At some point in your life, you may have a lump or change in your breast or an abnormal finding on a mammogram. To make sure it is not cancer, you will have follow-up tests.
Learn more about follow-up after an abnormal mammogram or clinical breast exam.
In many cases, breast cancer can be ruled out with a diagnostic mammogram, breast ultrasound or breast MRI. However, if cancer can't be ruled out, you will need to have a biopsy.
A biopsy involves removing cells or tissue from the suspicious area of the breast. The cells or tissue are studied under a microscope to see if they show cancer.
If you need to have a biopsy, don’t panic. Having a biopsy can be scary, but keep in mind that most breast biopsies in the U.S. do not show cancer . Still, a biopsy is needed to know if something is cancer or not.
If breast cancer is found, it can be treated. When breast cancer is found early, the chances for survival are highest. Learn more about breast cancer treatment.
There are two main types of biopsies used to diagnose breast cancer:
A needle biopsy uses a hollow needle to remove samples of tissue or cells from the breast. A pathologist studies these samples under a microscope to see if they contain cancer. If they do, more tests will be done to help you and your health care provider plan your treatment.
Needle biopsies can be used to study a:
There are two types of needle biopsies:
Core needle biopsy uses a hollow needle to remove samples of tissue from the breast. It can be used to biopsy a:
Core needle biopsy is often the preferred biopsy method because it is accurate and does not involve surgery.
If a lump can be felt, a core needle biopsy can be done in a health care provider's office.
Before the procedure begins, the provider will use a small amount of local anesthetic to numb the skin and breast tissue around the suspicious area. He/she will then insert the needle and remove a small amount of tissue.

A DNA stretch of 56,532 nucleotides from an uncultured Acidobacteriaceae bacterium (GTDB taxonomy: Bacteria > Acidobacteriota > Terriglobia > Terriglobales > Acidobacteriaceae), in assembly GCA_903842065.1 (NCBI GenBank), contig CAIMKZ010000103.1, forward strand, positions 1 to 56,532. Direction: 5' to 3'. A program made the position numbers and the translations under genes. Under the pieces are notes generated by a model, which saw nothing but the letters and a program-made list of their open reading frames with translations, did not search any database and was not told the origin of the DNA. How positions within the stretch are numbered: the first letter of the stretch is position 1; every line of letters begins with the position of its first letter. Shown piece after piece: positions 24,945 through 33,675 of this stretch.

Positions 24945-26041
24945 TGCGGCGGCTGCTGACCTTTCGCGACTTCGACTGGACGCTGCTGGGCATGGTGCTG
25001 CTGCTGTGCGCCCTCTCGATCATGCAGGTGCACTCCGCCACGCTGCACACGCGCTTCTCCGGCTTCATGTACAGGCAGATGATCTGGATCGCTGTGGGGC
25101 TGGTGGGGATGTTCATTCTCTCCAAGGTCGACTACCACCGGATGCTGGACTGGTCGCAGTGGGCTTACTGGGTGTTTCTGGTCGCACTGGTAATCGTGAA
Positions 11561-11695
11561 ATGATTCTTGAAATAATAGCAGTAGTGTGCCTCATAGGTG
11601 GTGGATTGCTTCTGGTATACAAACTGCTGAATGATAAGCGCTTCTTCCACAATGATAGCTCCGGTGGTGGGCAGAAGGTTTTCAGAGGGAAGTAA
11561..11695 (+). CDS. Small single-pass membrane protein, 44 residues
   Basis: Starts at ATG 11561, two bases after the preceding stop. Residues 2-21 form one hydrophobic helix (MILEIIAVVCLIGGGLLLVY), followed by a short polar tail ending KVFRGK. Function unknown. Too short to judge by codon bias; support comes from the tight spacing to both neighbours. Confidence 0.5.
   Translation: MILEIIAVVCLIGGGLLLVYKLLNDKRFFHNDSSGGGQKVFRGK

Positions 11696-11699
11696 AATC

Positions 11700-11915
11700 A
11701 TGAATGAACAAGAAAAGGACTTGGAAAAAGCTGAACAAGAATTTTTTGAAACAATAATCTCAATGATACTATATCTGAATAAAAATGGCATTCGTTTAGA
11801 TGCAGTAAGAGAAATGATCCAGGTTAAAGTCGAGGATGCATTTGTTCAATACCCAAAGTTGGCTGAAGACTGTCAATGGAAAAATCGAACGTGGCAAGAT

For a nonpalpable mass, a core needle biopsy is slightly more involved. It will likely be done in a clinic or imaging center.
The health care provider will locate the abnormal area with the help of ultrasound or a special type of three-dimensional mammography, called stereotactic mammography. The accuracy is similar using either types of imaging .
During a needle biopsy with stereotactic mammography, you lie on your stomach on a special table and your breast fits through a hole in the table (see Figure 4.2).
Before the procedure, the health care provider will use a local anesthetic to numb the area. Your breast will be compressed like it is for a mammogram, and several images will be taken. These images help the provider guide the biopsy device to the suspicious area in the breast. A needle in the device removes tissue samples. In some centers, the needle removes tissue with a vacuum assisted probe. The needle is inserted and removed quickly. You may feel a pushing and pulling sensation on your breast, which can cause some discomfort.
During a core needle biopsy with ultrasound, you lie on your back. Before the biopsy procedure, the provider will use a local anesthetic to numb the area.
The health care provider holds the ultrasound device against your breast to see the area. The ultrasound image helps the provider guide the needle as it enters the breast and reaches the abnormal area. The provider then removes a sample of tissue with the needle. In some centers, this is done with a vacuum assisted device. The needle is inserted and removed quickly. You may feel a pushing and pulling sensation on your breast, which can cause some discomfort.